NEW YORK — Dan McSweeney, who served as a U.S. Marine in Kosovo and Iraq, recently recalled a conversation he had with an Army friend, who did tours of duty in Afghanistan.
McSweeney said the friend was struggling with stress, “showing me the bag of pills that he’s got to take every day, some of them opioids.”
McSweeney is part of a growing campaign to get medical marijuana approved in New York State as a treatment for Post Traumatic Stress Disorder.
Right now, PTSD is not included on the list of sicknesses that can be relieved with medical cannabis in New York.
“We’re dealing with a new generation, a new way of fighting wars, and our treatment must evolve to reflect that,” McSweeney observed to PIX11.
Dr. Kenneth Weinberg, chief medical officer for Cannabis Doctors of New York, talked about the vast endo-cannabinoid system in the body, “not only in the brain, but also in the intestines, the bones, the spleen, the white cells.”
Weinberg said medical marijuana works on nerve receptors in many parts of the body.
“When they come to me for their Parkinson’s disease or ALS (Lou Gehrig’s disease), they say ‘I don’t want to get high,’” Dr. Weinberg noted. “What’s been amazing to me in the year and a half I’ve been doing this is finding out how powerful cannabis is as a medicine.”
Dr. Weinberg recently renewed his license with the Drug Enforcement Administration, which states on its website that marijuana can be negatively associated with a number of syndromes.
But Weinberg thinks PTSD should be added to the list of 11 illnesses that can be treated here in New York with cannabis.
That list includes cancer, specific spinal injuries, multiple sclerosis, and chronic pain.
Weinberg thinks PTSD sufferers could be greatly helped by medical cannabis.
“It removes a lot of the memories that are very painful and allows them to be filtered out,” Weinberg said.
The Democratic-controlled New York State Assembly recently passed a bill that would allow medical marijuana’s use to treat PTSD in the state.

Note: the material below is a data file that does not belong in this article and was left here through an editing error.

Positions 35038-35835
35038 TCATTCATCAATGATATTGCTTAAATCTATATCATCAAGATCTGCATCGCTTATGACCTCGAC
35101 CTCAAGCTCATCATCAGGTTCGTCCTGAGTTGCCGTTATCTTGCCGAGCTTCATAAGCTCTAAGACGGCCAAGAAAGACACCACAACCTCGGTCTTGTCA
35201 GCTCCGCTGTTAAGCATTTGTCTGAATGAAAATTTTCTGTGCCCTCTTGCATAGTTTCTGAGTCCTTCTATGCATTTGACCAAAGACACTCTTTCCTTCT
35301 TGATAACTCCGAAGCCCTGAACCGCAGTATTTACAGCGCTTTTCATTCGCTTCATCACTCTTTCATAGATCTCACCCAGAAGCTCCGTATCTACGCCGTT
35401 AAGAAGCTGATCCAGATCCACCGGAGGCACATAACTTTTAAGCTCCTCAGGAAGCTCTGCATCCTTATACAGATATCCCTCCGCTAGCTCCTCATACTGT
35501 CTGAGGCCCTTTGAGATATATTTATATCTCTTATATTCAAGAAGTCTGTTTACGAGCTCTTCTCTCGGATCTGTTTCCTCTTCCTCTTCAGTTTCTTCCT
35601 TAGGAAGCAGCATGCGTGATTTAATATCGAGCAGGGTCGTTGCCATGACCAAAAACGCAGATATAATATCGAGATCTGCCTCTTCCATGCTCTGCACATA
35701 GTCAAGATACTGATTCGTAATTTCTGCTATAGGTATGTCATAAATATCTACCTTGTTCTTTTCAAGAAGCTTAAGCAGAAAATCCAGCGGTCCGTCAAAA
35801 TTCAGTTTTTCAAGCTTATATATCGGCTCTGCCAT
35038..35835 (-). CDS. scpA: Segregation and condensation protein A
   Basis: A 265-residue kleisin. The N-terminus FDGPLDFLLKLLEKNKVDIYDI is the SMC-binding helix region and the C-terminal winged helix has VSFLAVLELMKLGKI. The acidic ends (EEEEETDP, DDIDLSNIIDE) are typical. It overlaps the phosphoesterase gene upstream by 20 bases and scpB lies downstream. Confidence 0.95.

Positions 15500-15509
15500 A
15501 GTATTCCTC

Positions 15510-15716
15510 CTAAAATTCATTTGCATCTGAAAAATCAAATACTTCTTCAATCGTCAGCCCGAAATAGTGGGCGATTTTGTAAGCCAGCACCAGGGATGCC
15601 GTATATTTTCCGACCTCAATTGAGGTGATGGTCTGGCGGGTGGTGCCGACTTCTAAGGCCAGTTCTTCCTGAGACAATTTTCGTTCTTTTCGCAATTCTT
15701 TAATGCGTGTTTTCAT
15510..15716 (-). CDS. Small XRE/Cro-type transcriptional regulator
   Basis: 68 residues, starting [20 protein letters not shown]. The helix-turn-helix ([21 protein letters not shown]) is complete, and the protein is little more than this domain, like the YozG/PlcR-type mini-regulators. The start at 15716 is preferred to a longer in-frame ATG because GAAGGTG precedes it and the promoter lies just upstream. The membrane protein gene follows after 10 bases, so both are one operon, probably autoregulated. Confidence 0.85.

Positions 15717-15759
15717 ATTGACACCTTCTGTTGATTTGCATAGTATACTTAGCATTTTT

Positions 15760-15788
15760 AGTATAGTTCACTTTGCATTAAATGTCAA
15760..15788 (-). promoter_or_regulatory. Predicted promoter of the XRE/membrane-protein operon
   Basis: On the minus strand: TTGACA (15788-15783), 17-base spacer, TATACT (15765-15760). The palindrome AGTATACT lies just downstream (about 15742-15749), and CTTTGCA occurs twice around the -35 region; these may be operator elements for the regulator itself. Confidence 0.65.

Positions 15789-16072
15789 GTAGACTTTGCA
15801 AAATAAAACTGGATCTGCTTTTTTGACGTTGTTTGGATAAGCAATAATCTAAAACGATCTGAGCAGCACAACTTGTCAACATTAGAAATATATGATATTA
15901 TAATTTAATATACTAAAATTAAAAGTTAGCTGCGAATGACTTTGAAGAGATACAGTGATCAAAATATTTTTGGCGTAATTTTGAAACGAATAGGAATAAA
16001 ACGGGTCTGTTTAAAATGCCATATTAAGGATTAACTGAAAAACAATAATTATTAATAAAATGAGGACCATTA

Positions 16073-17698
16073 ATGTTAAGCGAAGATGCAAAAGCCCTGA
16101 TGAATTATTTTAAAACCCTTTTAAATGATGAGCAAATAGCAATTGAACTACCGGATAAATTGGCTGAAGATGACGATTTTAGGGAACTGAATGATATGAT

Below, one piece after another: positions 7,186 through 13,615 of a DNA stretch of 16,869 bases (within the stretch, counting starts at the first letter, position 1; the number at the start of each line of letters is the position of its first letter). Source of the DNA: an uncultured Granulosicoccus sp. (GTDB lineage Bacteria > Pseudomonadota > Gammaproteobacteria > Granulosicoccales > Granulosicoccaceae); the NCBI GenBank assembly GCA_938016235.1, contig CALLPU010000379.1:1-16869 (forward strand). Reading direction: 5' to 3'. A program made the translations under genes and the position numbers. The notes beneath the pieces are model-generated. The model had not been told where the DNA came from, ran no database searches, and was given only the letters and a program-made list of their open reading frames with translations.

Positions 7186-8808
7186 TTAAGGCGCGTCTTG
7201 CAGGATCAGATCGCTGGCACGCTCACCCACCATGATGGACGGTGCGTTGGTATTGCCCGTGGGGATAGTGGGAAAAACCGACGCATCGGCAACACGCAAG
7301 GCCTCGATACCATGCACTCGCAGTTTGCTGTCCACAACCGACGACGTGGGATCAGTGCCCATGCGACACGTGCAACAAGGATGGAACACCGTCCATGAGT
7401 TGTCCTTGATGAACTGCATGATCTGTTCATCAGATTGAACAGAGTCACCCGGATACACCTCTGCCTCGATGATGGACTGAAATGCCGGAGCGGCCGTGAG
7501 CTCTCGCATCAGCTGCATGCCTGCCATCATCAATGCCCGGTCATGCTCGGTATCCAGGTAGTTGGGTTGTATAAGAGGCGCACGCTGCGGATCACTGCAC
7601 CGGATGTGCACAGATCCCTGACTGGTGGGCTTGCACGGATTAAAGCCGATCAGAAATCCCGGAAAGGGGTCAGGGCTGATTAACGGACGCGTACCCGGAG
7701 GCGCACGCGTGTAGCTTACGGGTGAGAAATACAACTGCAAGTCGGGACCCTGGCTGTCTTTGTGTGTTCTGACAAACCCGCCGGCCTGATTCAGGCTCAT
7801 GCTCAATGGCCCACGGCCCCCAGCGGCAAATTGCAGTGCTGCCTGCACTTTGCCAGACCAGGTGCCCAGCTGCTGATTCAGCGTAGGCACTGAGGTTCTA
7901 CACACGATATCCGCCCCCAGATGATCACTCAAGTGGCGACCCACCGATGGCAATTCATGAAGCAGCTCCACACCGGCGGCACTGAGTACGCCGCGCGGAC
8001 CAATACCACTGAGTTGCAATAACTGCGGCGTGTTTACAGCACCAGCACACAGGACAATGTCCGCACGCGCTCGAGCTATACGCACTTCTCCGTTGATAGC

Advocates contacted PIX11, claiming state senator, Thomas Croci—himself a veteran—was resisting passage.
When we reached Senator Croci’s office in Albany, his chief of staff said the senator was in session but told us, “He has some concerns.”
Apparently, Senator Croci is worried that turning to medical marijuana for treatment could present new problems for those veterans already struggling with addiction issues.
Recently, the new Veterans Affairs Secretary, David Shulkin, was asked his opinions on medical marijuana, a politically-sensitive matter.
A 2016 study found about 20 veterans a day commit suicide in the United States, many of them suffering from PTSD.
The American Legion—the nation’s largest veterans group—has been pressuring the Trump Administration to do more research on the possible use of cannabis to alleviate symptoms of PTSD, which include night terrors.
“I believe that everything that could help veterans should be debated by Congress and medical experts, and we will implement the laws,” Dr. Shulkin said, noting that medical cannabis is not presently legal under federal law. “If there is compelling evidence that this is helpful, I hope the people will take a look.”
23 states have legalized medical marijuana for use in the treatment of Post Traumatic Stress Syndrome, and Dan McSweeney hopes New York State will become the 24th.
“I’d like to think that New York considers itself an innovator on the national scale,” McSweeney said.